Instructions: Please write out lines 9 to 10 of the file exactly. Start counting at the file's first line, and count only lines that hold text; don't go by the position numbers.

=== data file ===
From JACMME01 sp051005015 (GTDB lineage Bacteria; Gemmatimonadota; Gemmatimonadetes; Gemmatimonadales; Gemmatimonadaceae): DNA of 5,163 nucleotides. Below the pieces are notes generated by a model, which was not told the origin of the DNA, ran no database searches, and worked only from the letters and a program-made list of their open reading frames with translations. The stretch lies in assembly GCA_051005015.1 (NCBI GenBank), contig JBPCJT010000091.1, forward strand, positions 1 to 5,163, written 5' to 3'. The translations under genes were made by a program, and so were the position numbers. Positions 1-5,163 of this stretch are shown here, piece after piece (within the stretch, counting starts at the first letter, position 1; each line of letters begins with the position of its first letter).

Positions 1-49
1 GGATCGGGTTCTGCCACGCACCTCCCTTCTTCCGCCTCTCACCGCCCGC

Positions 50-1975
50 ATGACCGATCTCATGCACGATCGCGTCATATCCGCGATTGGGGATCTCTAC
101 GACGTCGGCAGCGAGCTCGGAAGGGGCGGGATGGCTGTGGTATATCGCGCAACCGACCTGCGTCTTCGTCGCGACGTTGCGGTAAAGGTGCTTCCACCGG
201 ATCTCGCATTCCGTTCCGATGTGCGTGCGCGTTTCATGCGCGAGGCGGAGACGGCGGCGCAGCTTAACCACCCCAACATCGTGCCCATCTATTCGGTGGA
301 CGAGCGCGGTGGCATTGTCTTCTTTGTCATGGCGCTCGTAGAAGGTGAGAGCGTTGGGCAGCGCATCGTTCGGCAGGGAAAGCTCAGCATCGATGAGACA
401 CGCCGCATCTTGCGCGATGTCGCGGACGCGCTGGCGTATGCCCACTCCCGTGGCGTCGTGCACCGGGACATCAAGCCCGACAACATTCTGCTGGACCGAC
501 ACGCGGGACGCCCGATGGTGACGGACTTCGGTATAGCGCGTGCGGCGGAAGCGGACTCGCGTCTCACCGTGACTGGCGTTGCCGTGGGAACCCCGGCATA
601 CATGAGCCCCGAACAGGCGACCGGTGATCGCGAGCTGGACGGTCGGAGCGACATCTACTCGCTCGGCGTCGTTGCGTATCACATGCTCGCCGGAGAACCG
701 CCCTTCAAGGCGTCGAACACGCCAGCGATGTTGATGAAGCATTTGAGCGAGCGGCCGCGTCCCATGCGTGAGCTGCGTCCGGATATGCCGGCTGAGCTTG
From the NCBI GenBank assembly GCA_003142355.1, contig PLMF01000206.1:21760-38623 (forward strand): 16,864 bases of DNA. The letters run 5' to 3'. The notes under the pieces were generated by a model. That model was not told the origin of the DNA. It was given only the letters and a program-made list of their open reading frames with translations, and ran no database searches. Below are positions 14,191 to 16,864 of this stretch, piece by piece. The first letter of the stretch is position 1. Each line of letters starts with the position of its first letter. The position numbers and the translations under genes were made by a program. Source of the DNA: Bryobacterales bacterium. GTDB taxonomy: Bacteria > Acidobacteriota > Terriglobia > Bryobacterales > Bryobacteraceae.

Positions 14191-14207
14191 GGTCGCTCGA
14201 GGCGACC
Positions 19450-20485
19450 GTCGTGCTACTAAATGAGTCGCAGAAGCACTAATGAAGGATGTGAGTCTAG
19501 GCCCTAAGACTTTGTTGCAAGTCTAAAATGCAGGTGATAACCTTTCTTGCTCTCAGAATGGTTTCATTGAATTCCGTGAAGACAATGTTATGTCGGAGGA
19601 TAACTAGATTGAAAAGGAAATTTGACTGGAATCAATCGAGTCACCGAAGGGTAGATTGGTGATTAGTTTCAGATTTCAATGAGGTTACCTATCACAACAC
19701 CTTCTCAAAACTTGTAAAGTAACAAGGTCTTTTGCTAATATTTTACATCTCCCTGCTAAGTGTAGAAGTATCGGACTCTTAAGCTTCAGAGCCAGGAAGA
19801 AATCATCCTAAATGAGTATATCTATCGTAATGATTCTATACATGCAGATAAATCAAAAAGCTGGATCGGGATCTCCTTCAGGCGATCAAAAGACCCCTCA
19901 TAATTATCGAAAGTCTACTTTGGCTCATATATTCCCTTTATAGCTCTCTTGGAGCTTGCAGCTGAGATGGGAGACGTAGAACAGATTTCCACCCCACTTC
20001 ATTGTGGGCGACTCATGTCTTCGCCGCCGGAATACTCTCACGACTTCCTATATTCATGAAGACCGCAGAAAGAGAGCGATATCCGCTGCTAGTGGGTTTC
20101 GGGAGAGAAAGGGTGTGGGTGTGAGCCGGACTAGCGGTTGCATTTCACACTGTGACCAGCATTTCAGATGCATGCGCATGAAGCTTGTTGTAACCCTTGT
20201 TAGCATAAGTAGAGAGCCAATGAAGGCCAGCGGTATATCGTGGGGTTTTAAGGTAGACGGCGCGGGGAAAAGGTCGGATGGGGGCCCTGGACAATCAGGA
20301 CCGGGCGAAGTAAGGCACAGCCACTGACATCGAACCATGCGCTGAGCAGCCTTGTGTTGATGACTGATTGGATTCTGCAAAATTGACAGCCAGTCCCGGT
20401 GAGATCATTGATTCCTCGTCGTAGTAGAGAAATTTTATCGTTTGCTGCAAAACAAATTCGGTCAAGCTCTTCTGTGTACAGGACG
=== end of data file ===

401 CGCCGCATCTTGCGCGATGTCGCGGACGCGCTGGCGTATGCCCACTCCCGTGGCGTCGTGCACCGGGACATCAAGCCCGACAACATTCTGCTGGACCGAC
501 ACGCGGGACGCCCGATGGTGACGGACTTCGGTATAGCGCGTGCGGCGGAAGCGGACTCGCGTCTCACCGTGACTGGCGTTGCCGTGGGAACCCCGGCATA